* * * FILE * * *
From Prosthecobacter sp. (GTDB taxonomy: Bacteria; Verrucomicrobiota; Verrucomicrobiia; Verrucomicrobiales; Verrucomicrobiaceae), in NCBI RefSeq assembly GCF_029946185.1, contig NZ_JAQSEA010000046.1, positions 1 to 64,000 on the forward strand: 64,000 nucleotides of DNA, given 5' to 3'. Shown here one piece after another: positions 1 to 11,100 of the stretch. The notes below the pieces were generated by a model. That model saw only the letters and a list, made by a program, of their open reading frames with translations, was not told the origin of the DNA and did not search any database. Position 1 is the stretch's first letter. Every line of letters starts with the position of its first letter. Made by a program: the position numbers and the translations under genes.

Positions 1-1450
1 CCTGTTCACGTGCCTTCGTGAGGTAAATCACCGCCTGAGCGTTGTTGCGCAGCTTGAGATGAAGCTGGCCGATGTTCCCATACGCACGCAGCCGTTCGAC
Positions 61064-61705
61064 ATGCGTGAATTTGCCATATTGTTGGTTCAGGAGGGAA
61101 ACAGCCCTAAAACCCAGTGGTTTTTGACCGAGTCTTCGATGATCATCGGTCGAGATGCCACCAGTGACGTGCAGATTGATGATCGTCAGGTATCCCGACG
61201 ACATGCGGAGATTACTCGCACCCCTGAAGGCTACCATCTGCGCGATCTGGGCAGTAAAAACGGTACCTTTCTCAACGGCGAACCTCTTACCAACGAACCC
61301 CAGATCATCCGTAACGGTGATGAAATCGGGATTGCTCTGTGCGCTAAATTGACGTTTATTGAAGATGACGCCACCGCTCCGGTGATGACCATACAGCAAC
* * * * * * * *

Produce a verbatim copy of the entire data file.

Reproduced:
From Prosthecobacter sp. (GTDB taxonomy: Bacteria; Verrucomicrobiota; Verrucomicrobiia; Verrucomicrobiales; Verrucomicrobiaceae), in NCBI RefSeq assembly GCF_029946185.1, contig NZ_JAQSEA010000046.1, positions 1 to 64,000 on the forward strand: 64,000 nucleotides of DNA, given 5' to 3'. Shown here one piece after another: positions 1 to 11,100 of the stretch. The notes below the pieces were generated by a model. That model saw only the letters and a list, made by a program, of their open reading frames with translations, was not told the origin of the DNA and did not search any database. Position 1 is the stretch's first letter. Every line of letters starts with the position of its first letter. Made by a program: the position numbers and the translations under genes.

Positions 1-1450
1 CCTGTTCACGTGCCTTCGTGAGGTAAATCACCGCCTGAGCGTTGTTGCGCAGCTTGAGATGAAGCTGGCCGATGTTCCCATACGCACGCAGCCGTTCGAC
Positions 61064-61705
61064 ATGCGTGAATTTGCCATATTGTTGGTTCAGGAGGGAA
61101 ACAGCCCTAAAACCCAGTGGTTTTTGACCGAGTCTTCGATGATCATCGGTCGAGATGCCACCAGTGACGTGCAGATTGATGATCGTCAGGTATCCCGACG
61201 ACATGCGGAGATTACTCGCACCCCTGAAGGCTACCATCTGCGCGATCTGGGCAGTAAAAACGGTACCTTTCTCAACGGCGAACCTCTTACCAACGAACCC
61301 CAGATCATCCGTAACGGTGATGAAATCGGGATTGCTCTGTGCGCTAAATTGACGTTTATTGAAGATGACGCCACCGCTCCGGTGATGACCATACAGCAAC